Deserialization of Untrusted Data
When using Apache Tomcat versions 10.0.0-M1 through 10.0.0-M4, 9.0.0.M1 through 9.0.34, 8.5.0 through 8.5.54, 8.0.x and 7.0.0 through 7.0.103 if a) an attacker is able to control the contents and name of a file on the server; and b) the server is configured to use the PersistenceManager with a FileStore; and c) the PersistenceManager is configured with sessionAttributeValueClassNameFilter="null" (the default unless a SecurityManager is used) or a sufficiently lax filter to allow the attacker provided object to be deserialized; and d) the attacker knows the relative file path from the storage location used by FileStore to the file the attacker has control over; then, using a specifically crafted request, the attacker will be able to trigger remote code execution via deserialization of the file under their control. Note that all of conditions a) to d) must be true for the attack to succeed.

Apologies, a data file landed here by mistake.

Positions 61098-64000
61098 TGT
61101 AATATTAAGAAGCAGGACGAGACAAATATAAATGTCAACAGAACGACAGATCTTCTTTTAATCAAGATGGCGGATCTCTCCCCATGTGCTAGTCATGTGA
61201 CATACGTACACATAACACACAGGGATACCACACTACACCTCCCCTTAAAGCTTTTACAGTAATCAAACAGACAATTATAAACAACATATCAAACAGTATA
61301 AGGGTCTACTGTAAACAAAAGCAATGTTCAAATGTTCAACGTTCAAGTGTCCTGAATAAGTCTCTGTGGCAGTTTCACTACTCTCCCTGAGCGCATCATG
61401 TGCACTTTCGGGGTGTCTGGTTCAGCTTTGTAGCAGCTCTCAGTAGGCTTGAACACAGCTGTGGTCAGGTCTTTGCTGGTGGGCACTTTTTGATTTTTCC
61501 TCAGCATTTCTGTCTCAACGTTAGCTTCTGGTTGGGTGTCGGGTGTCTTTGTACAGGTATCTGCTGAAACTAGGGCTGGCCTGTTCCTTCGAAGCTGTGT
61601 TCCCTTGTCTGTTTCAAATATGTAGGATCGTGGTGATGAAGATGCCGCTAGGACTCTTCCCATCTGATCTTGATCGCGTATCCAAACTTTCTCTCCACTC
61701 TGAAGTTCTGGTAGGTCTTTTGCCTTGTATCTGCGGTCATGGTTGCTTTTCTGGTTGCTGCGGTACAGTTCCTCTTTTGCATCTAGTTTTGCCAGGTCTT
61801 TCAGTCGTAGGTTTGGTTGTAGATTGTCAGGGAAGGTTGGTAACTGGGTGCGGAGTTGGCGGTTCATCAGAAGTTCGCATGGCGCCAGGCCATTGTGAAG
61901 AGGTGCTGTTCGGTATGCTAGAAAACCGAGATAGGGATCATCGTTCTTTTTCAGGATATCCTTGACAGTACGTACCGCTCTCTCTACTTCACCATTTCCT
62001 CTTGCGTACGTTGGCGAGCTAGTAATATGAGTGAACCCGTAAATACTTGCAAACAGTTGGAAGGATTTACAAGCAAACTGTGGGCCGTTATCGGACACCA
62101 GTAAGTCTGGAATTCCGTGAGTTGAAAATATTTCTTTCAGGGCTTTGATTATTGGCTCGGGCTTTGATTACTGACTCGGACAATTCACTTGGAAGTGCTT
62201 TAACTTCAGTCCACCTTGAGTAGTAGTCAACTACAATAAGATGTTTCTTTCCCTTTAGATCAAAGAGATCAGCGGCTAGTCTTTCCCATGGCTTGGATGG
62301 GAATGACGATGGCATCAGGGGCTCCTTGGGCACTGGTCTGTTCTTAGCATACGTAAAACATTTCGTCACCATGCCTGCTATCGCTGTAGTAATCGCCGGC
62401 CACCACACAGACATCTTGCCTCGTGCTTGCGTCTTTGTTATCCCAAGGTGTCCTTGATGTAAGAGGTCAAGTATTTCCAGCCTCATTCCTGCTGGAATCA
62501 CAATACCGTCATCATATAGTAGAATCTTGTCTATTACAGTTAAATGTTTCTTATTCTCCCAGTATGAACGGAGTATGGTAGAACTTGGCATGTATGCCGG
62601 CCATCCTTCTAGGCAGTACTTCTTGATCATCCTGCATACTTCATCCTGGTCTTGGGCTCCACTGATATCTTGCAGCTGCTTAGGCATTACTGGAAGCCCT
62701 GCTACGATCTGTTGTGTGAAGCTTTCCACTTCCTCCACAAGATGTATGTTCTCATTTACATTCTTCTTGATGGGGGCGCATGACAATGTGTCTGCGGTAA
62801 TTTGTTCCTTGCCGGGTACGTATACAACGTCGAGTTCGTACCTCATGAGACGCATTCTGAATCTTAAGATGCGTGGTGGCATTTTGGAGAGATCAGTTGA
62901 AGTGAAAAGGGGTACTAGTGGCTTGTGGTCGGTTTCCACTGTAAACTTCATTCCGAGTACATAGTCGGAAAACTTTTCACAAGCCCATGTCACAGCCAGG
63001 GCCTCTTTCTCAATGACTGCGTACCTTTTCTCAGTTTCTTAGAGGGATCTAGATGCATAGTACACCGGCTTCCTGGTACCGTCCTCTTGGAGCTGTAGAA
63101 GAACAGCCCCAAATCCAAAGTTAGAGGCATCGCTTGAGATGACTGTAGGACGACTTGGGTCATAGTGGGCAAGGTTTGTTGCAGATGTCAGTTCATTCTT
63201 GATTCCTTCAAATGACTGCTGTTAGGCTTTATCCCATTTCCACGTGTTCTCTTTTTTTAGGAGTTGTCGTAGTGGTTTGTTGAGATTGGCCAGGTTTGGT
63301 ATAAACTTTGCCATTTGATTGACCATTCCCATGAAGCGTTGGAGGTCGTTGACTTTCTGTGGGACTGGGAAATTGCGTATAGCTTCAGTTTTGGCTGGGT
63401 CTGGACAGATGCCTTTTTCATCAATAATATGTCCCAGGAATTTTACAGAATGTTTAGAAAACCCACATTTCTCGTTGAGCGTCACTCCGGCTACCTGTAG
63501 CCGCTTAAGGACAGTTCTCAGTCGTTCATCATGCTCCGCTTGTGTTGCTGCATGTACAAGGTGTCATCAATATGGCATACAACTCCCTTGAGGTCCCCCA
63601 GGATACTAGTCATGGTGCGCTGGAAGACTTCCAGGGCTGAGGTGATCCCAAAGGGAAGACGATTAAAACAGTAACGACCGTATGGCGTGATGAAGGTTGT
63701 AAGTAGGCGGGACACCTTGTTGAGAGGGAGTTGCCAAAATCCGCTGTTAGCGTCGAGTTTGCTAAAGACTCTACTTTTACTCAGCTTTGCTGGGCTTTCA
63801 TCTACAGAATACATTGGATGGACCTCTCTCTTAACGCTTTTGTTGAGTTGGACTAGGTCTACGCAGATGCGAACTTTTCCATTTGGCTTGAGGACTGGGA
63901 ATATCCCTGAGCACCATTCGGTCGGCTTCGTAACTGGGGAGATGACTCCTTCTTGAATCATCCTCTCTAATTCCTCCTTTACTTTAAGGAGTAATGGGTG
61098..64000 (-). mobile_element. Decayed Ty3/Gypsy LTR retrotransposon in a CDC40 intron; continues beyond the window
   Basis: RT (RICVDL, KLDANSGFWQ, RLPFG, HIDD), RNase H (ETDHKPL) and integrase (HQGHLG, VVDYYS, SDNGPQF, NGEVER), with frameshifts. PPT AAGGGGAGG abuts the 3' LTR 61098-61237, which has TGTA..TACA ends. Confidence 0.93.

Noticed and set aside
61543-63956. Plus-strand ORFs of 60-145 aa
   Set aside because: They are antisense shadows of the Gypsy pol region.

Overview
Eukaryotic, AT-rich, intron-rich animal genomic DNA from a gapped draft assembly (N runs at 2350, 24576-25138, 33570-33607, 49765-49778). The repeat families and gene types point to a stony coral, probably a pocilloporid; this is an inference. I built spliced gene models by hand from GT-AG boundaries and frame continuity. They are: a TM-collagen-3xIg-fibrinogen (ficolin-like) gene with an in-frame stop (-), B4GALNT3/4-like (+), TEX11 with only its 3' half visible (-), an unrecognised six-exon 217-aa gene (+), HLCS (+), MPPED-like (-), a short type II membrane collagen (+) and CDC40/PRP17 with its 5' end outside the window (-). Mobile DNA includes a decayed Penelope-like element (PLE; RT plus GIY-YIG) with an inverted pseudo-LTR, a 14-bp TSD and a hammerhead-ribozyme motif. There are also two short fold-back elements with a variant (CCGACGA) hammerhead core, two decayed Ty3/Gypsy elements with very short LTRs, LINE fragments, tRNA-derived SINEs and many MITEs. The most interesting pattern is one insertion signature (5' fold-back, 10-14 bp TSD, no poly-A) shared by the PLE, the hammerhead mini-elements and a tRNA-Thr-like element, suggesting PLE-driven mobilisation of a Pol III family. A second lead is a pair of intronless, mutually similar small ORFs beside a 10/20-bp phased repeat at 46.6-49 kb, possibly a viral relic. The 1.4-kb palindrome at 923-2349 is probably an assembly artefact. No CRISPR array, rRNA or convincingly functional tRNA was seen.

CWE-502 - Deserialization of Untrusted Data
Deserialization of untrusted data vulnerabilities enable an attacker to replace or manipulate a serialized object, replacing it with malicious data. When the object is deserialized at the victim's end the malicious data is able to compromise the victim’s system. The exploit can be devastating, its impact may range from privilege escalation, broken access control, or denial of service attacks to allowing unauthorized access to the application's internal code and logic which can compromise the entire system.